Part 17: Nonlawyer’s journey through Title 44: Index of documents: number and distribution
This post, all earlier postings in this series, and my â€œnot a lawyerâ€ disclaimer can be found at http://freegovinfo.info/title44 or through our library under Nonlawyer’s Journey through Title 44.
TITLE 44–PUBLIC PRINTING AND DOCUMENTS
CHAPTER 17–DISTRIBUTION AND SALE OF PUBLIC DOCUMENTS
Sec. 1710. Index of documents: number and distribution
The Superintendent of Documents, at the close of each regular session of Congress, shall prepare and publish a comprehensive index of public documents, upon a plan approved by the Joint Committee on Printing. The Public Printer shall, immediately upon its publication, deliver to him a copy of every document printed by the Government Printing Office. The head of each executive department, independent agency and establishment of the Government shall deliver to him a copy of every document issued or published by the department, bureau, or office not confidential in character. He shall also prepare and print in one volume a consolidated index of Congressional documents, and shall index single volumes of documents as the Joint Committee on Printing directs. Two thousand copies each of the comprehensive index and of the consolidated index shall be printed and bound in addition to the usual number, two hundred for the Senate, eight hundred for the House of Representatives and one thousand for distribution by the Superintendent of Documents.
(Pub. L. 90-620, Oct. 22, 1968, 82 Stat. 1280.)
Historical and Revision Notes
Based on 44 U.S. Code, 1964 ed., Sec. 76 (Jan. 12, 1895, ch. 23,
Sec. 62, 28 Stat. 610).
When I first came across this law, I thought that it might be the statutory authority to create the US Serial Set, and I still believe this to be the case. It is more. According to chapter one of the Federal Depository Library Manual, 44 USC 1710, together with 44 USC 1711 are the statutory authorities for the the Cataloging and Indexing Program which provides for bibliographic control of Government documents.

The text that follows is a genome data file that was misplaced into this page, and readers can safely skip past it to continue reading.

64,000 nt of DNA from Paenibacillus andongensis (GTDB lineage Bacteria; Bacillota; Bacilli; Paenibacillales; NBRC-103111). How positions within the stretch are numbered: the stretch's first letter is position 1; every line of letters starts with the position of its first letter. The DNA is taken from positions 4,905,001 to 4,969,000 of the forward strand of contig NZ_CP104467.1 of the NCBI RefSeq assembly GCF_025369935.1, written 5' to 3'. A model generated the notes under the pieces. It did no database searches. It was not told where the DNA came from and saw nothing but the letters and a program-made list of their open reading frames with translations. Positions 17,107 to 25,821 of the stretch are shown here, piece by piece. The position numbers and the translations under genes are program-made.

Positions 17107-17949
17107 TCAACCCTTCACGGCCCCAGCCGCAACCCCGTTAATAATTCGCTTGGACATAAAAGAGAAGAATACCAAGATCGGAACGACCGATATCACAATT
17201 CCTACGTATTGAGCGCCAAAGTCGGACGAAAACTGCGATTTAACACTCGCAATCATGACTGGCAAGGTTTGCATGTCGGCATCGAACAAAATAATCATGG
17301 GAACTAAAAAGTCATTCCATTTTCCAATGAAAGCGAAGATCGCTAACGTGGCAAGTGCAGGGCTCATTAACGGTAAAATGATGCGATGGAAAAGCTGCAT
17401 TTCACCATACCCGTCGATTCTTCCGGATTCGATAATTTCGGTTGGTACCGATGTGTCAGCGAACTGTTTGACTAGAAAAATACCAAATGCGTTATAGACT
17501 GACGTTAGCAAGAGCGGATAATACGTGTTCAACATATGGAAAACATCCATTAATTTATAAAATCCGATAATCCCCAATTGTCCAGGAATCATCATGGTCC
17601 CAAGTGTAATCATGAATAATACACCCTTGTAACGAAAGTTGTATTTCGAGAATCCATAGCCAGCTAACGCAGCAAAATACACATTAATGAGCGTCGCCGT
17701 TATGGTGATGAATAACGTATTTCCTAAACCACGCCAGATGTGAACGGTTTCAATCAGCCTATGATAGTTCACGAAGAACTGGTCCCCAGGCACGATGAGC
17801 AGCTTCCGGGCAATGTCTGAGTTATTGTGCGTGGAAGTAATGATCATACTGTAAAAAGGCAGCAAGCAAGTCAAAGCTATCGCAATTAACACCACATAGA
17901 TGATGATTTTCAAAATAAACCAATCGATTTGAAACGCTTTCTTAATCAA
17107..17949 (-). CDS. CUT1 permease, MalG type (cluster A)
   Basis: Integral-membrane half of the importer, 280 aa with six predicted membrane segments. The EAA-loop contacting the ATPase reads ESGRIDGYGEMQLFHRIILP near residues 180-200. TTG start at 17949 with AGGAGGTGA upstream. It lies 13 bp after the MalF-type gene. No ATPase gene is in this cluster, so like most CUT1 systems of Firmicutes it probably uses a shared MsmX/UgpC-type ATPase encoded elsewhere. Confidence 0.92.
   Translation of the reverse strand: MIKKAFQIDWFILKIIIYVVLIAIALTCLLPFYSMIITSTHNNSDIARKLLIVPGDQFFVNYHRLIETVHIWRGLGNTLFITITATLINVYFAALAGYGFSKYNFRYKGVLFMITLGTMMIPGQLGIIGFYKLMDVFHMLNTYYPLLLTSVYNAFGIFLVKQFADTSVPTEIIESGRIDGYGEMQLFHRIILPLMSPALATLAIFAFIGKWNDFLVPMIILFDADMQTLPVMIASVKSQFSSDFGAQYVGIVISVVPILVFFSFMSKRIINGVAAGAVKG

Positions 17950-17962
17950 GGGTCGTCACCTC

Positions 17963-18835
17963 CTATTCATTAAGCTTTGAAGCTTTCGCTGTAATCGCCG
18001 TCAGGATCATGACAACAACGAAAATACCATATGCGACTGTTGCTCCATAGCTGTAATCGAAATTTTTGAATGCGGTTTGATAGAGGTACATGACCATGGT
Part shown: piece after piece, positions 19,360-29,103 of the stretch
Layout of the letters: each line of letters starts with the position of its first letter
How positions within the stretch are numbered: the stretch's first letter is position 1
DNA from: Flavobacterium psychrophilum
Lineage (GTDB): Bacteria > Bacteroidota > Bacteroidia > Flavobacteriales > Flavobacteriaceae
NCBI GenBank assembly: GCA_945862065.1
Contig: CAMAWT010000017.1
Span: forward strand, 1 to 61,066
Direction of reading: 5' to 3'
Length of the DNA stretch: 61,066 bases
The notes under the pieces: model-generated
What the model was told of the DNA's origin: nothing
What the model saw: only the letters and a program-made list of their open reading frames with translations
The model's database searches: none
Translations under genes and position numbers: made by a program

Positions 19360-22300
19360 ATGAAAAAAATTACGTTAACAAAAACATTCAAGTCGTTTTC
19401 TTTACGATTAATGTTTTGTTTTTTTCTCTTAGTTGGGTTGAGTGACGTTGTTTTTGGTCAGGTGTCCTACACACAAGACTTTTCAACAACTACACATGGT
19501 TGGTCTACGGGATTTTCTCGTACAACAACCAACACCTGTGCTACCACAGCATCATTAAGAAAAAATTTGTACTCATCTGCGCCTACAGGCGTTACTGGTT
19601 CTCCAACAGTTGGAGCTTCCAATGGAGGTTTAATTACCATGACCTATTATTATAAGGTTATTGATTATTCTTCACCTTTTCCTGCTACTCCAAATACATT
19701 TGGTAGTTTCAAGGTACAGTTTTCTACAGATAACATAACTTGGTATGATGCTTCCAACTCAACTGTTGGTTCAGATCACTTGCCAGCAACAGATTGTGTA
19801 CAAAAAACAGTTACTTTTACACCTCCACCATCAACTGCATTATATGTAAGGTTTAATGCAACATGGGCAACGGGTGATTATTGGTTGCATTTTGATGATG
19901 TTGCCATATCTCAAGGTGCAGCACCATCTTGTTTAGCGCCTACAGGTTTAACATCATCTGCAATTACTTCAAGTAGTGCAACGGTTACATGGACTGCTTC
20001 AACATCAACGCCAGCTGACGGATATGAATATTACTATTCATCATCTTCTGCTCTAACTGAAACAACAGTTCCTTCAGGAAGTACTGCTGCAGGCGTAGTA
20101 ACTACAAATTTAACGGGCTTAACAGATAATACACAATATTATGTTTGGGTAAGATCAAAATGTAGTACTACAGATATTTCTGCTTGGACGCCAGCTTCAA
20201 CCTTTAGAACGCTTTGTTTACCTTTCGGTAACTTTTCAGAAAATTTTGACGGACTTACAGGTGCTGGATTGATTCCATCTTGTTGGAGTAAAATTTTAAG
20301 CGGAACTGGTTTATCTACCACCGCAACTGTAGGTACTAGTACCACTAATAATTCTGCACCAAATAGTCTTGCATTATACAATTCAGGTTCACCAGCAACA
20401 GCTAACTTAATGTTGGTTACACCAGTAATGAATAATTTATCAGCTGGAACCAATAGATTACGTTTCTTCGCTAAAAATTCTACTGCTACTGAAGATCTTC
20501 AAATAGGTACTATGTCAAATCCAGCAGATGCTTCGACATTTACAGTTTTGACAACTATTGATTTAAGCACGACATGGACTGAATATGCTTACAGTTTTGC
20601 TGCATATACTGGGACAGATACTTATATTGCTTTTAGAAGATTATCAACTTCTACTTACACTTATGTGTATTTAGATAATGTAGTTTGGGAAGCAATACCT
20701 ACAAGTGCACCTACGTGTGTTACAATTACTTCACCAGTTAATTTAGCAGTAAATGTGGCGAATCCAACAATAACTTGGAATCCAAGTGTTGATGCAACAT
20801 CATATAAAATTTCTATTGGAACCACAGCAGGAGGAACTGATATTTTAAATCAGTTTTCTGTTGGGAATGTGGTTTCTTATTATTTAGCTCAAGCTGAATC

This is a surprising situation for me. Cataloging government publications seemed to be tied into sales program law (chapter 17), while shipping government publications is under a different section (chapter 19). We librarians so strongly association cataloging with libraries that it’s hard to picture cataloging as formally part of the Sales program; at least in statutory authority.
I have to confess that I don’t know where all the serial set volumes go. It seems like the House and Senate are getting twice as many as each individual Representative or Senator would need. Additionally, I’m not sure that 1,000 are still produced for distribution by the Superintendent of Documents. According to a recent FDLP-L posting, the Serial Set is only distributed to regionals in each state plus one copy per state without a regional. So I’d suspect that the others are not being produced. If someone with more information could comment, feel free!
Next time we will examine the other surprising piece of sales program law, the Catalog of Government Publications.